The Secret To Hitting Those Fairway Woods & Hybrids

Most golfers have several fairway woods in their bag, usually a 3 wood, 5 wood, and possibly a 7 or 9 wood. I play with a woman who has an 11! They are not common, but they do exist. Originally made of real wood (thus the name), these clubs have heads of steel or titanium. You could call them, “fairway metals,” I suppose, but it doesn’t have the same ring to it.

Take Our Travel for Golf SurveyThe loft of each of the woods progresses from the lowest loft on the 3 wood to the highest loft on the 11. The lower the loft, the further the distance. And as the loft increases, the shaft on each of the woods get shorter, making these clubs easier to hit, especially for beginners. In fact, many instructors prefer to see their beginning students leave the driver (the #1 wood and the hardest club to hit) out of their bag and choose the 3-wood to play off the tee. It may not deliver the same distance as the driver, but the difference in accuracy and better scores makes up for it.

If you are having trouble hitting your long irons (2, 3, 4) you might want to switch to using fairway woods as they can sometimes prove to be easier to hit for beginning golfers or if you are a golfer just coming back to the game.

When playing fairway woods, place the ball more forward in your stance. Not quite off the back heel of the forward foot, but close to that point. Move the ball back a bit more as the number of the club increases. The club is designed to strike the ball at the bottom of your swing so you want to be sure to place the ball in the correct position.

Which fairway wood should you use? That depends on the distance your ball has to travel down the fairway. Every play is different. Take yourself to the range and test how far the ball travels using each of your woods. Typically you will lose about 20 yards of distance between woods. For example if you drive the ball 180 yards with your driver, your 3 wood will hit the ball 20 yards less than that, the 5 wood, 20 yards less than the 3 wood, and the 7 wood 20 yards less than the 5. If you are substituting your woods for your irons, the 5 wood will give you the same distance as you would get with your 2 iron.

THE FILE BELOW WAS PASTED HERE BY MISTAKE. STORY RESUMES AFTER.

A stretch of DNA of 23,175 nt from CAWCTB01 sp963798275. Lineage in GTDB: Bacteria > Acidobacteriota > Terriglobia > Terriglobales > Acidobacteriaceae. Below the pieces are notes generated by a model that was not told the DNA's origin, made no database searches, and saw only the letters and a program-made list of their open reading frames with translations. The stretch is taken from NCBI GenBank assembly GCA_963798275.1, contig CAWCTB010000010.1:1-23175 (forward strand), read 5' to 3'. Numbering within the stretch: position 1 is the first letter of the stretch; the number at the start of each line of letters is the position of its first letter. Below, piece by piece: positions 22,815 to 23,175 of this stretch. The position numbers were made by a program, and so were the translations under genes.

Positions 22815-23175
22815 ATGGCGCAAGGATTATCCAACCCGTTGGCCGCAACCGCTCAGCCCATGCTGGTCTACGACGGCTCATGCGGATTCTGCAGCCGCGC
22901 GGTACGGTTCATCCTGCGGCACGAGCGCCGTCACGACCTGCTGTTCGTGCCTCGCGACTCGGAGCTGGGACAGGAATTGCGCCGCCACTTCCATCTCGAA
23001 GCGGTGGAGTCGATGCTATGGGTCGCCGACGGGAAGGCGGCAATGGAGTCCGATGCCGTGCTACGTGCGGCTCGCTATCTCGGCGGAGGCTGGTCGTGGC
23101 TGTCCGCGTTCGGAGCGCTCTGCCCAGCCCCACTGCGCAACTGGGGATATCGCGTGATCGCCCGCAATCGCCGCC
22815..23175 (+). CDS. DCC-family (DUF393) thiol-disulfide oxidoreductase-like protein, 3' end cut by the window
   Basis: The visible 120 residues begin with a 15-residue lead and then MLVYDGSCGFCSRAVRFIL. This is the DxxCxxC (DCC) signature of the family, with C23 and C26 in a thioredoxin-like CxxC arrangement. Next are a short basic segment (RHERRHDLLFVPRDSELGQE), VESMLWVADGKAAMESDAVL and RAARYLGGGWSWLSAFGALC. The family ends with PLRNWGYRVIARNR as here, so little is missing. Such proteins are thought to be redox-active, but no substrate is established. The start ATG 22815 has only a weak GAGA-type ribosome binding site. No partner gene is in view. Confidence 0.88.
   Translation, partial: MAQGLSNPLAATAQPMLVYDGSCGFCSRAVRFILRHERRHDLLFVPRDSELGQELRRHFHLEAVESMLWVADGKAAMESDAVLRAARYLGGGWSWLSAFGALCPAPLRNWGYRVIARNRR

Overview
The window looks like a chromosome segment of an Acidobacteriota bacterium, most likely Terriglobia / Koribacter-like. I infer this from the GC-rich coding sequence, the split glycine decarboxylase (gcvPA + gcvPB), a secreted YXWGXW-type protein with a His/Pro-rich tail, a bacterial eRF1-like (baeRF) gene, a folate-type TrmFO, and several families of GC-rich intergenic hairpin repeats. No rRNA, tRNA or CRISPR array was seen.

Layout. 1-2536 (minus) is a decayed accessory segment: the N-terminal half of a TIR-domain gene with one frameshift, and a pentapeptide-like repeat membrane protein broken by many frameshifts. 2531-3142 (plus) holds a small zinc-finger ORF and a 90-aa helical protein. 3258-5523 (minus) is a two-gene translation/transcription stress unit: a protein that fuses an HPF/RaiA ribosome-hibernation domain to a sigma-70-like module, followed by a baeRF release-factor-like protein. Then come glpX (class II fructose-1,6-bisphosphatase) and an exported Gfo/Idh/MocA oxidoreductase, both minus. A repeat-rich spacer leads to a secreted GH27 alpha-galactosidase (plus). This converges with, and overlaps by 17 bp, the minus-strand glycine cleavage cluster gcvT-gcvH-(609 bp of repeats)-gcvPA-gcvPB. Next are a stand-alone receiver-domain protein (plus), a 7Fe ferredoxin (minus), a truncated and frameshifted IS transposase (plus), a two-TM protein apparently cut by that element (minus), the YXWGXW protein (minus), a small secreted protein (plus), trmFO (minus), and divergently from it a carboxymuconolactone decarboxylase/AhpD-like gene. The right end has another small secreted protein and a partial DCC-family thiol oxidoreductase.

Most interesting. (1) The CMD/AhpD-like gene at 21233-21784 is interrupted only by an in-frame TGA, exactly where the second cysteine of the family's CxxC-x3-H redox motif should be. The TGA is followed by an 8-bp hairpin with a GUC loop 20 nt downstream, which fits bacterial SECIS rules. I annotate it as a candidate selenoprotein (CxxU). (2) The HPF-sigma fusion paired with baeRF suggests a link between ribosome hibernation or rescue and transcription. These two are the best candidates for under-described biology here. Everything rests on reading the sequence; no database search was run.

An alternative to fairway woods are hybrid clubs. Hybrids are just what the name implies: a mix of both irons and woods. Also known as “utility clubs,” hybrids became popular in the early 1980’s. Many golfers substitute them for the long irons as they are easier to hit and more forgiving. If you are considering the purchase of new clubs, hybrids should be on your wish list. There are many hybrid sets on the market today. Be sure to test them on the range before making your purchase. They feel a little different from the usual fairway woods and irons in your bag, and though easier to hit take some getting used to.

How to hit fairway woods and hybrids?

Your swing is the same and your stance is the same. Your distance from the ball is determined by the shaft length of each club.

If you use a fairway wood or hybrid off the tee, be sure to tee the ball very low. Make a nice and easy swing. Remember “less is more.”

On the fairway: swing more down and through. The ideal is to hit the ball first and then take a small divot. The divot should be in front of the ball, not behind it.

If you are in a fairway bunker you can still use a fairway wood or hybrid to get out. You want to “pick” the ball off the sand not dig into it. This is different from your usual sand shot and takes a bit of practice, but done right, not only will using a fairway wood get you out of the “beach” but it will give you the distance you still need to get to the green.

In the rough: Not every fairway wood will work in the rough. You must try your luck and practice to see which wood works best depending on the ball’s lie and the thickness of the grass. I sometimes use a 7-wood to get up and out, though my 4 hybrid has become a good choice when the grass is thick.

Near the green: I’m not sure I would choose a fairway wood at this point, but if you do, choke down on the shaft and play it as you would a 7 or 8 iron.

Here is a video that shows you step by step how to play the fairway woods.

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  3 comments for “The Secret To Hitting Those Fairway Woods & Hybrids

  1. Pat Mullaly
    June 17, 2013 at 8:33 am

    Thanks for the heads up re: load time… will check with support staff to improve performance. Which browser are you using?

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    April 17, 2012 at 2:24 am

    Wow, wonderful blog layout! How long have you been blogging for? you made blogging look easy. The overall look of your website is fantastic, let alone the content!. Thanks For Your article about The Secret To Hitting Those Fairway Woods & Hybrids .

  3. Denny
    March 15, 2012 at 9:41 pm

    Good tips on the varied uses of fairway woods and hybrids. Each has its place and you have helped many determine which club is appropriate in each given situation.

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